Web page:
BlackRock’s Rieder Sure of December Fed Hike as Treasuries Fall

  • Strategist expects two rate increases in 2017, three in 2018
  • U.S. two-year note yield rises to highest level since June 2

Treasuries fell, with two-year note yields reaching the highest level since June, as BlackRock Inc.’s Rick Rieder said he considers a December Federal Reserve interest-rate hike a done deal.

Yields on two-year notes, the coupon maturity most sensitive to Fed policy expectations, rose for a fifth day as traders this week have added to wagers on tighter monetary policy by the end of the year. A gauge of the yield curve steepened as a report showed the U.S. service sector expanded more than forecast, boosting the outlook for economic growth.

Futures data show the probability of a hike by year-end has climbed even as traders see only a 19 percent chance of an increase at the Fed’s Nov. 1-2 policy meeting, a week before the U.S. presidential election. After liftoff from near zero last December, officials have repeatedly pared projections for the path of rates this year amid tepid U.S. economic data and signs of stalling global growth. A gauge of expected price swings in Treasuries fell to the lowest since 2014 amid signs that central bank in Europe and Japan are in no rush to taper bond-buying programs.

“I’m certain they’re going in December, assuming the election is pretty much as expected,” Rieder, chief investment officer of about $700 billion of fixed income at BlackRock, said Tuesday at the Impact 2016 conference in San Diego, hosted by Charles Schwab Corp. “I think the plan is they go once in December and twice next year and three times in ’18.”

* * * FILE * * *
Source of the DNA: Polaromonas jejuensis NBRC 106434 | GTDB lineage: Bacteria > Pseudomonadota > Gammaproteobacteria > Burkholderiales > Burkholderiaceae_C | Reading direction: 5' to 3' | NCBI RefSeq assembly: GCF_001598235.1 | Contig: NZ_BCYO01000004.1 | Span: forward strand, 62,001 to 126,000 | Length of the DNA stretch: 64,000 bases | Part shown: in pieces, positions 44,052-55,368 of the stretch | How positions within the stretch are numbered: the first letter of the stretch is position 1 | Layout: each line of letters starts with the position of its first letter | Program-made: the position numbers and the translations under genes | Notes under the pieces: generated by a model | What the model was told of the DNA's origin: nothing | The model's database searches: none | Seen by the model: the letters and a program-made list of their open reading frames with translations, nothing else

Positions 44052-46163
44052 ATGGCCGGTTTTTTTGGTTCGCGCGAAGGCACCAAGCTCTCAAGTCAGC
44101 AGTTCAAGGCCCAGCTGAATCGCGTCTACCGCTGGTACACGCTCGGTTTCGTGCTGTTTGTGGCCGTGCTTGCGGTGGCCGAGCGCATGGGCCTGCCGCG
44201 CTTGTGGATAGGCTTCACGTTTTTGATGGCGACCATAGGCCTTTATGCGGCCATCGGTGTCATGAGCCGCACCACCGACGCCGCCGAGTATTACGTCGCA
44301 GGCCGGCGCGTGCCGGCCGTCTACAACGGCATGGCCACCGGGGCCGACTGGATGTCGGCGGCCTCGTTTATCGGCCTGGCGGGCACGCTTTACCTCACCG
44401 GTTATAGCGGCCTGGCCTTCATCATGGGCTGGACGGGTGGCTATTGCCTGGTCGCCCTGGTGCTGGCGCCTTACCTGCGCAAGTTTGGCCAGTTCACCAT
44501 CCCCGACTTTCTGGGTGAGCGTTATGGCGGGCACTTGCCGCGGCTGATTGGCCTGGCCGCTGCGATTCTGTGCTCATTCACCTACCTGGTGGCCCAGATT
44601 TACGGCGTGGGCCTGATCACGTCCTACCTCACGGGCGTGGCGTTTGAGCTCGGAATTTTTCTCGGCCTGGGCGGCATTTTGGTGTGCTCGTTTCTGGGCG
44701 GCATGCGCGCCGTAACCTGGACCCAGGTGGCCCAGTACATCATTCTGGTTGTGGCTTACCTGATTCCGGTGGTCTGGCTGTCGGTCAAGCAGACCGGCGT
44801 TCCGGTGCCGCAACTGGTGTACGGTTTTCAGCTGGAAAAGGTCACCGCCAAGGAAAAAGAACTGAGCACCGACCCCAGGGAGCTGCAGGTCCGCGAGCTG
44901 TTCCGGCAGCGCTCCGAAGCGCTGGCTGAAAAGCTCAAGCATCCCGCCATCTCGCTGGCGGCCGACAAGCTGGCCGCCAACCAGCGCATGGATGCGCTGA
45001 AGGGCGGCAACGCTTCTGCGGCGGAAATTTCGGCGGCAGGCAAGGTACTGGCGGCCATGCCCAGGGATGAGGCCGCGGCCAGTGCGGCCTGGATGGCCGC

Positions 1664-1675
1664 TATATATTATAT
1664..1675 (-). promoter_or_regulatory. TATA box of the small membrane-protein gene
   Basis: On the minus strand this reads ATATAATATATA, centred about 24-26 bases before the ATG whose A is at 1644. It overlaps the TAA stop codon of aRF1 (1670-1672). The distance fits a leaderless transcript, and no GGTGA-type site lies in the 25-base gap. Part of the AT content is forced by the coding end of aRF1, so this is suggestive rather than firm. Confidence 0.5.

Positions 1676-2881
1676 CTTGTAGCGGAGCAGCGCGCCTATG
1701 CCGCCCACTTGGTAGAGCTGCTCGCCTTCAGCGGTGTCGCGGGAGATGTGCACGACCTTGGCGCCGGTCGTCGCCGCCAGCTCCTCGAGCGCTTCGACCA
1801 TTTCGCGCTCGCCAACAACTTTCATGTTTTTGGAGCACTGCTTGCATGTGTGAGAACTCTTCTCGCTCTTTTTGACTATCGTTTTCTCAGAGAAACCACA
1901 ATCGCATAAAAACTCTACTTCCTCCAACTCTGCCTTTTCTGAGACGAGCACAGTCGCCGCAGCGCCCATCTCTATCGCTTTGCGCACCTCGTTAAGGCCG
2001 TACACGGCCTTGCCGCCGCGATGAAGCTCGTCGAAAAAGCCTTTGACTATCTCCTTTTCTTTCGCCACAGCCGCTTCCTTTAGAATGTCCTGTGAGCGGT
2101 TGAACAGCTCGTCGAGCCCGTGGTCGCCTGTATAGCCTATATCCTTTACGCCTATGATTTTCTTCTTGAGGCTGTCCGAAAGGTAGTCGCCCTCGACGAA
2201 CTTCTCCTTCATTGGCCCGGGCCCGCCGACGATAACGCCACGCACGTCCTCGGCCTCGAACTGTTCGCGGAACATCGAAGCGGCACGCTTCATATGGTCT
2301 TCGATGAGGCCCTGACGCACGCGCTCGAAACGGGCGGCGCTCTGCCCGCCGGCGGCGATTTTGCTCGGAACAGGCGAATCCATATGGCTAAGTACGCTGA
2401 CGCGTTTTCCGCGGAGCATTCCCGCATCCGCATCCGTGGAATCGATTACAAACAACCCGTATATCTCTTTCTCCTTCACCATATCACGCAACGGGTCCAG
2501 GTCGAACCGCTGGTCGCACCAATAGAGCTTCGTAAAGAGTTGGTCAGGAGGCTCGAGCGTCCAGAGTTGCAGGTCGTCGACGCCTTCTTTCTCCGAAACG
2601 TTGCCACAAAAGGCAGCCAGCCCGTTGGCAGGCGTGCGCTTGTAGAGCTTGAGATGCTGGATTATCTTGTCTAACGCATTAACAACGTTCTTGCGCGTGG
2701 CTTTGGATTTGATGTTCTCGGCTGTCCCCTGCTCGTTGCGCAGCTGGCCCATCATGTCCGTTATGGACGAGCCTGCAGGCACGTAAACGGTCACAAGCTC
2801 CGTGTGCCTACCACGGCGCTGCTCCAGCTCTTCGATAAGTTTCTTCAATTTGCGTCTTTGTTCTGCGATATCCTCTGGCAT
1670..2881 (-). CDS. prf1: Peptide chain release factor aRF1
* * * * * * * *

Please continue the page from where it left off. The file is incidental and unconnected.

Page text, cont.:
Higher Yields

The two-year note yield climbed two basis points, or 0.02 percentage point, to 0.87 percent as of 5 p.m. in New York, according to Bloomberg Bond Trader data, the highest closing level since June 2. The price of the 0.75 percent security due in October 2018 fell 1/32, or $0.31 per $1,000 face amount, to 99 3/4.

Benchmark U.S. 10-year yields rose four basis points to 1.79 percent. The gap between yields on five- and 30-year notes, a gauge of the yield curve, steepened to about 1.24 percentage points.

"Market participants have come to conclusion that higher yields and steeper curve are more appropriate,” said Boris Rjavinski, an interest-rate strategist at Wells Fargo Securities LLC, one of 23 primary dealers that trade with the central bank.

Traders are pricing in a 72 percent probability of tighter policy by year-end, up from a 64 percent chance seen a week ago, according to futures data compiled by Bloomberg. The calculations assume that the effective fed funds rate will average 0.625 percent after the next increase. 

Regardless of when the Fed moves, this policy-tightening cycle is poised to be the slowest and shallowest in recent history, based on the market for overnight index swaps, which reflect expectations for the fed funds effective rate. Swaps trading implies the rate will be about 0.7 percent in a year, and just 0.85 percent in two years.

The U.S. auctioned $34 billion in five-year notes on Wednesday. Primary dealers, which are obligated to bid at debt sales, took the highest amount at an auction of the securities since July.

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